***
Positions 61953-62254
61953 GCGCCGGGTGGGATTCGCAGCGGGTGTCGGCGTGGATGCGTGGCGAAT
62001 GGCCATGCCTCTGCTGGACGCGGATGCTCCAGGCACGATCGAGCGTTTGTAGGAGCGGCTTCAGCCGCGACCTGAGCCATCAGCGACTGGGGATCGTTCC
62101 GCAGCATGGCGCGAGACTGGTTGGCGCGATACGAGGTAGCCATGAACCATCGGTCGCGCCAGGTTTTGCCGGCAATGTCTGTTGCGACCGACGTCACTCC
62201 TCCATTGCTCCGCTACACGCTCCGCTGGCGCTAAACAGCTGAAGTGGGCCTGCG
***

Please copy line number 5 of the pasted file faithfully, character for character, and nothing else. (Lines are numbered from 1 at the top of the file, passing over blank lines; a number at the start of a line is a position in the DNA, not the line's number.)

62201 TCCATTGCTCCGCTACACGCTCCGCTGGCGCTAAACAGCTGAAGTGGGCCTGCG